AED

Learn how easy it can be to save a life

Why Defibrillators at Home?

Is your family prepared for a sudden cardiac arrest emergency?
The Facts About Sudden Cardiac Arrest

AED at Home

According to the Heart and Stroke Foundation of Canada, 35,000-40,000 Canadians die from sudden cardiac arrest (SCA) every year.1

Notably, 50% of the sudden deaths in men, and 64% in women, occur in people with no previously recognized symptoms of heart disease. SCA can also result from other direct causes, such as drowning, electrocution, choking and trauma.1

Notably, 50% of the sudden deaths in men, and 64% in women, occur in people with no previously recognized symptoms of heart disease. SCA can also result from other direct causes, such as drowning, electrocution, choking and trauma.1

Nearly 80% of all SCAs occur at home. Today, fewer than 5% survive.1

Defibrillation: The Only Effective Treatment for Sudden Cardiac Arrest

When sudden cardiac arrest strikes, the electrical system of the heart short circuits, causing the heart to quiver rather than pump in a normal rhythm. It typically results in an abnormal rhythm called ventricular fibrillation. Shocking the heart into a normal rhythm is called defibrillation, and is the only effective way to treat VF. Cardiopulmonary resuscitation (CPR) can buy time for someone in cardiac arrest, but alone it will not save a life.

The Chain of Survival

The "Chain of Survival" is recommended for responding to sudden cardiac arrest. Early defibrillation is widely regarded as the single, most important step in the Chain of Survival.

Within 5 Minutes

For the best chance of survival, a shock should be delivered within 5 minutes. While a defibrillator will not save every SCA victim, many more lives can be saved. For every minute that goes by without defibrillation, a victim's chance of survival decreases by 7-10%. And after 10-12 minutes, survival is highly unlikely.1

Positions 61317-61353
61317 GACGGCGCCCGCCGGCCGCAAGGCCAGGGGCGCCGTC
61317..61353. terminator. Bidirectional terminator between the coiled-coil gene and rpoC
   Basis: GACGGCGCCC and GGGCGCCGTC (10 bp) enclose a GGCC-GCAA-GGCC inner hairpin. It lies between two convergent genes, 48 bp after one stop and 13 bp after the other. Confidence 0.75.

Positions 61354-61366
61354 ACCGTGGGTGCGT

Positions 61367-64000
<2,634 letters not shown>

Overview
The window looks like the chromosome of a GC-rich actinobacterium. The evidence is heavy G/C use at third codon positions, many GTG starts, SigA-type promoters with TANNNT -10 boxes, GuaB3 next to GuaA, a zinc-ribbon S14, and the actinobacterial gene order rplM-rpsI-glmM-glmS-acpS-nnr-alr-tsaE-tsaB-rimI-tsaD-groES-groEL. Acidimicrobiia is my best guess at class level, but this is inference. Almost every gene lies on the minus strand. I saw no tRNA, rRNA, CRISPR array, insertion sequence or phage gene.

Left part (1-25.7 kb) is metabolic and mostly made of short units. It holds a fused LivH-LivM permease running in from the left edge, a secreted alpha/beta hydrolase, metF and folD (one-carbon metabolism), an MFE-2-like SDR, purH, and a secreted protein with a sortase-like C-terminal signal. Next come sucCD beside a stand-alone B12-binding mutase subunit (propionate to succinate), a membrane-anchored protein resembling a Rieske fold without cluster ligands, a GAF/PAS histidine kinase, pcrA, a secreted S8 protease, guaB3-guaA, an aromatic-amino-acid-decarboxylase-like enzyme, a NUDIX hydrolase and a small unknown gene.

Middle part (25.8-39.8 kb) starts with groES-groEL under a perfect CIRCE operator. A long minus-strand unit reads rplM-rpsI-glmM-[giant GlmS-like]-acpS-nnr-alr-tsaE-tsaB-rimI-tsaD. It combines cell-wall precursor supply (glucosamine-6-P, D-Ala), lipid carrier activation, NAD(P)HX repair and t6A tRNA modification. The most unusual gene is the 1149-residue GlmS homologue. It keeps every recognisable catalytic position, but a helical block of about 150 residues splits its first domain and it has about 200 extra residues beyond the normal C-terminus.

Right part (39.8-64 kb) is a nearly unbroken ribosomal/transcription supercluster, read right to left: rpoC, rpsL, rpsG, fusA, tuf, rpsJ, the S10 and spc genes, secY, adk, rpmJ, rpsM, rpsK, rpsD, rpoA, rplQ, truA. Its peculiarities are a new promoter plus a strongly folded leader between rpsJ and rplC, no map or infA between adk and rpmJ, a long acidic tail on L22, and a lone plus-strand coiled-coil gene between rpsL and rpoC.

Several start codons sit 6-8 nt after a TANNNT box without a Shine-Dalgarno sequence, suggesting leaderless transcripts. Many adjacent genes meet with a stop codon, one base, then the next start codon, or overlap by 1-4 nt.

Emergency Medical Services (EMS) personnel are the designated responders for medical emergencies, such as SCA. And they arrive ready with both equipment and experience. The reality is that most cardiac arrests occur in the home and most people in Canada live in places where it takes at least 5 minutes for emergency help to arrive.1

Add to those 5 minutes:

  • The time that may have elapsed between a person going into cardiac arrest and someone recognizing the symptoms,
  • The time to call for help,
  • The time for emergency responders to arrive and assess the situation,
  • The time to deliver a shock with a defibrillator.

With such potential delays, it is increasingly clear why less than 5% of victims survive.1

What is a home defibrillator?

While you may not be intimately familiar with defibrillators, you've probably seen the defibrillator scenario played out many times on TV medical dramas. In a hospital emergency room, the TV doctor yells, "CLEAR", places paddles on the patient's bare chest and delivers a shock. Unlike the TV medical dramas, where there are doctors and equipment ready to respond, SCA often strikes without warning.

To give the victim the best chance of survival, you need to be prepared. Philips HeartStart Home Defibrillator is designed for use in the home by people with no medical training who want to be able to help save the life of an SCA victim. It is the first of a new generation of defibrillators designed specifically for home use.

What is a home defibrillator?

The fact is, nearly 80% of all sudden cardiac arrests occur at home. For the majority of victims, SCA strikes without warning, as they have no previously recognized symptoms of heart disease. Fewer than 5% of victims survive largely because a defibrillator does not arrive in time.1

Consider the other types of emergencies for which you already prepare:

  • You buy life insurance and long-term disability insurance.
  • You install smoke detectors and hang fire extinguishers.
  • You install security systems.


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